March 8, 2008
by Canadian Architect
The Charles H. Scott Gallery presents Nonetheless, a solo exhibition of new work by Vancouver-based artist Elspeth Pratt from March 12 to April 20, 2008.
Pratt’s sculptural works use common building or household materials to engage complex ideas of architecture and social space. Her choice of materials questions ideas of value and permanence associated with sculpture, while her treatment of subject matter negotiates the line between abstraction and representation.
The impetus for the new work draws from Pratt’s focus on public space created by architecture and its relationship to those who inhabit it. Her diverse references in Nonetheless range from architects Shigeru Ban and Le Corbusier, to Brazilian favelas, to a building under construction at Vancouver’s Fir Street and Broadway.
Over the 25 years that Pratt has been practicing, she has developed a thoughtful sculptural language. Meaning is made through the manner in which chosen materials are combined, often pitting structure against softness. Pratt forgoes the materials’ common use to suggest new possibilities. As the exhibition title implies, there is more than one way to accomplish something. It is here, in the potential for other possibilities, that Pratt situates herself.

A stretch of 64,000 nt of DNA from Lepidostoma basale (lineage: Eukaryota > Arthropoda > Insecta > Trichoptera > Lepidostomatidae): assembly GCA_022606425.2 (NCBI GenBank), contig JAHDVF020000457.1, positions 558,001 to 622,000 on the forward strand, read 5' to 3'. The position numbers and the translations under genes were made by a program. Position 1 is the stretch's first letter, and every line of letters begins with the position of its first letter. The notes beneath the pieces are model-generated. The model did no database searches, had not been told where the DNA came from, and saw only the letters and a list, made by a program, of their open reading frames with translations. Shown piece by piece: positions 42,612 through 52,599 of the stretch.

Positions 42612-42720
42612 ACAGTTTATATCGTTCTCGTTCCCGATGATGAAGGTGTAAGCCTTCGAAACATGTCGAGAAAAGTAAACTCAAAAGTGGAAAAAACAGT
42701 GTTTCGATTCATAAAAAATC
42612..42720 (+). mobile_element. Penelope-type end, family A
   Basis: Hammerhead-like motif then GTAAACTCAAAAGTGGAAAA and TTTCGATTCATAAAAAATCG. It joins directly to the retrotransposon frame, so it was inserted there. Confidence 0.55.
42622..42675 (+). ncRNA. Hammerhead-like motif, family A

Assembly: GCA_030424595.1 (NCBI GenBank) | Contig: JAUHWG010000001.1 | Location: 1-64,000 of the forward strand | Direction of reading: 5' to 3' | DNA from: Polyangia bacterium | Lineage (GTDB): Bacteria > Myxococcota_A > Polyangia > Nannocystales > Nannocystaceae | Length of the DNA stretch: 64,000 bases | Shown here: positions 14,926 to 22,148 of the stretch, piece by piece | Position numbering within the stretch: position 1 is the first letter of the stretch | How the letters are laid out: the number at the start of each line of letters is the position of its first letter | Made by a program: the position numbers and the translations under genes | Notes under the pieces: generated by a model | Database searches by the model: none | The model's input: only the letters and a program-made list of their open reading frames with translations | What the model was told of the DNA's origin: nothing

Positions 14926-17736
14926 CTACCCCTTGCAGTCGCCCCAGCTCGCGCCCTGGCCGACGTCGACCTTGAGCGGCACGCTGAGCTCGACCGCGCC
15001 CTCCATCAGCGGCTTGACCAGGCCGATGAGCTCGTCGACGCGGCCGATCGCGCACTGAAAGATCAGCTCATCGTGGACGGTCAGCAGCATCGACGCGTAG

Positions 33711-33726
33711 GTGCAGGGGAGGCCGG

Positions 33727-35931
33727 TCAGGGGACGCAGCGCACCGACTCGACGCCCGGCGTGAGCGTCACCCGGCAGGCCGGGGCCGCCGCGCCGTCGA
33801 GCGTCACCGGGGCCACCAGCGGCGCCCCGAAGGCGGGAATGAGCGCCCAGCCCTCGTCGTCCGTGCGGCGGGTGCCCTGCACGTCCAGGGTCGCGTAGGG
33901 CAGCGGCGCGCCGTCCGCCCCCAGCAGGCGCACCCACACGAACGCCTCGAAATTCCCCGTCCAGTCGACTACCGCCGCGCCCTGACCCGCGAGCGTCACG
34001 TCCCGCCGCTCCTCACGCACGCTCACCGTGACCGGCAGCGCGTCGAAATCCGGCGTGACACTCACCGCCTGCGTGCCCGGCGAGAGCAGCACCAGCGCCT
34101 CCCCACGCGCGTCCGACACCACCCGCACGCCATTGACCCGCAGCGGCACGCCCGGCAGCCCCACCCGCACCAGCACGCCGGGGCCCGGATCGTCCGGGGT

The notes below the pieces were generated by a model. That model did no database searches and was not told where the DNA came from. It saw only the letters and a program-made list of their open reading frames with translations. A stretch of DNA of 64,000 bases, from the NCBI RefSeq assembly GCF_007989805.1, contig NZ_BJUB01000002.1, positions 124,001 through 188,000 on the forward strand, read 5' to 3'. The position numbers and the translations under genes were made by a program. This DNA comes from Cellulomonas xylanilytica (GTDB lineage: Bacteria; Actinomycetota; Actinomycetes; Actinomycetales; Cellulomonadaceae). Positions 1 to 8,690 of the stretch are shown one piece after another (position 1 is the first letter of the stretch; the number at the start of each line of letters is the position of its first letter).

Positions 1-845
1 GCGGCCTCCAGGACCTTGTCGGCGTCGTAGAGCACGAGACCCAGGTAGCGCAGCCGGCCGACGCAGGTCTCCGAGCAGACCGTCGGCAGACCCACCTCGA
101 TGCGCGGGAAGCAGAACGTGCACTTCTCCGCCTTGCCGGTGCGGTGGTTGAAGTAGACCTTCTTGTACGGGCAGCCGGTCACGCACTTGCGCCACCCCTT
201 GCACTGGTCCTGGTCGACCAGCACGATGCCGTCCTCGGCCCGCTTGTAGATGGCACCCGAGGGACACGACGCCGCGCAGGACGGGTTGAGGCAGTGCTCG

Elspeth Pratt has been exhibiting since 1983. She has had numerous solo exhibitions including shows at the Contemporary Art Gallery, YYZ (Toronto), and the Southern Alberta Art Gallery (Lethbridge). She has exhibited in group shows in Canada, Japan, Australia, Taiwan and Italy; among these are Weak Thought at the Vancouver Art Gallery, Architettura: Astriazione in Rome, and Contingent: Eva Hesse, Elspeth Pratt and Martha Townsend at the Dunlop Art Gallery. Pratt is the recipient of many awards and grants including the VIVA Award in 1993.
Nonetheless is curated by Kathy Slade.
The Charles H. Scott Gallery is located at the Emily Car Institute, 1399 Johnston Street in Vancouver, BC. For more information, please visit http://chscottgallery.eciad.ca